Jaida Way is not immune to feeling the stress of studying for her HSC exams.
But the Woonona High School captain takes some comfort from the fact she is not alone in having to deal with the added pressure of being in lockdown.
The 18-year-old is among some 50,000 Year 12 students who have to do remote learning for at least the next fortnight, heading into their HSC exams in October.
Psychology Professor Viviana Wuthrich from Macquarie University's Centre for Emotional Health has led a major research project tracking stress, depression and anxiety in over 600 young people during their final year of secondary school.
Her research highlights strategies to help HSC students lower their lockdown stress levels.
Results found that between 20 to 30 per cent of students experienced severe distress over the course of their final year, and symptoms of stress and anxiety increased over time.
"The pandemic has introduced further stress with uncertainty around lockdowns, concerns about safety and older family members and the repeated changes to things like exam timetables," Professor Wuthrich said.
"There are a number of things we know about managing HSC stress that will apply to this cohort, even though they're in a unique situation with lockdown."
Jaida for one has benefitted greatly from following some of Prof Wuthrich's strategies for coping with lockdown learning.
She has also appreciated the efforts of her school and teachers in "trying to keep things as normal as it would be in a classroom".
"A lot of our teachers are delivering their whole lessons over a virtual Microsoft team's call, so it has been a lot better than a lot of other schools I know," Jaida said.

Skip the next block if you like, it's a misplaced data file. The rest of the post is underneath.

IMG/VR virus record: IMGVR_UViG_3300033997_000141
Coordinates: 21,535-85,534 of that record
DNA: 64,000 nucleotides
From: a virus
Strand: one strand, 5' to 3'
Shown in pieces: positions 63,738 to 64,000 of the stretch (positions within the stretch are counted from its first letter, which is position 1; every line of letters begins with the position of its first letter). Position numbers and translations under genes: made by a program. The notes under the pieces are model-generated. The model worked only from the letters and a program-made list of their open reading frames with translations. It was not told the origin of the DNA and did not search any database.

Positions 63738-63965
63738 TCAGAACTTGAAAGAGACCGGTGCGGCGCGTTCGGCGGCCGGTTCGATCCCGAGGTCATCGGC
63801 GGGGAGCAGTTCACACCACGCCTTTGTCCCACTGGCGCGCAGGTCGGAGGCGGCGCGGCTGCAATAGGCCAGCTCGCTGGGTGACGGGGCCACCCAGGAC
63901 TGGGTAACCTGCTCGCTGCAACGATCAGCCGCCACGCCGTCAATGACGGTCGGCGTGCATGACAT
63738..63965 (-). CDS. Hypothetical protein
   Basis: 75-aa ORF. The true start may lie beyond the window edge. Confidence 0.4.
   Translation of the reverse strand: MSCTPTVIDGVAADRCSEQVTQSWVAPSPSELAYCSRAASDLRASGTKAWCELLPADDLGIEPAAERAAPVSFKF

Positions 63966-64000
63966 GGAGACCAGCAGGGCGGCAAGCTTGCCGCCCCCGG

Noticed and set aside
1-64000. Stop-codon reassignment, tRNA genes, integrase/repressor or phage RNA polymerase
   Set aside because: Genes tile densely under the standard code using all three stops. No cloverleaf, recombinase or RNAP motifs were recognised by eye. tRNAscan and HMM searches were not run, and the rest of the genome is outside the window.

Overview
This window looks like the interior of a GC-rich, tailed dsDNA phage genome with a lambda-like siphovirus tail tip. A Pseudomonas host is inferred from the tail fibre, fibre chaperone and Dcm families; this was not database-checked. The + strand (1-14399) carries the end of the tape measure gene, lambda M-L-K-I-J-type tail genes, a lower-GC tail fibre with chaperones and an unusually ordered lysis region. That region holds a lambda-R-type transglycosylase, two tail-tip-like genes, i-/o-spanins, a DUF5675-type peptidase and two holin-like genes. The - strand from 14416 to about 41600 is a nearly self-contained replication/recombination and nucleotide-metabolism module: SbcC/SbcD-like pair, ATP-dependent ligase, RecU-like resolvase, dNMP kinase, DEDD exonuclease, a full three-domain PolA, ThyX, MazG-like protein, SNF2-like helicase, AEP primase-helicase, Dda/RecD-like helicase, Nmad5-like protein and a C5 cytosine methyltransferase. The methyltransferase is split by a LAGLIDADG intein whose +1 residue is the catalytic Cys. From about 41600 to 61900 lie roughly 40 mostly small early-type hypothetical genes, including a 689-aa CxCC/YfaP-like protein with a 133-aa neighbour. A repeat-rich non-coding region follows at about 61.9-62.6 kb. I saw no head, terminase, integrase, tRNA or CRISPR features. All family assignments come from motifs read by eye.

"But most importantly I have been making sure that I take care of my mental health through all of this. That's one of the key things the professor [Wuthrich] mentions.
"I've done this by trying to get out of the house and going for a walk every day. I have also done something that takes my focus away from schoolwork just to make sure I'm not getting too overwhelmed with everything."
Jaida has also made sure to stay in contact with friends and family.
"Not losing that connection while in lockdown is important. Having this connection has been a great help."
To keep in touch with friends is one of Professor Wuthrich's 10 strategies for coping with lockdown learning.
We are all in the same boat, we've all got the same struggles at the moment, so I'm sure if we all work together and talk to each other, we will come out of this a lot stronger.Jaida Way
The other strategies are balance study and life, keep to a routine, prepare yourself (and your brain) for learning, there's no such thing as multi-tasking, so switch off the music, exercise your stress cortisol away, find the positives, take a tip from grandma, ask for help and remember the situation will pass.
"Remember that it's not too long before lockdown will be over, and the HSC will be over, and all this will be in the past," Prof Wuthrich says.
The same strategy can apply to lockdown, even if it drags on for six or eight weeks.
"In lockdown, for example, we're talking about something that's going to go on for perhaps another three weeks - you have already done three weeks of this; and you actually did this last year - and it sucked, but you can definitely get through it again."
Jaida has taken this advice on board.
"We are all in the same boat, we've all got the same struggles at the moment, so I'm sure if we all work together and talk to each other, we will come out of this a lot stronger."
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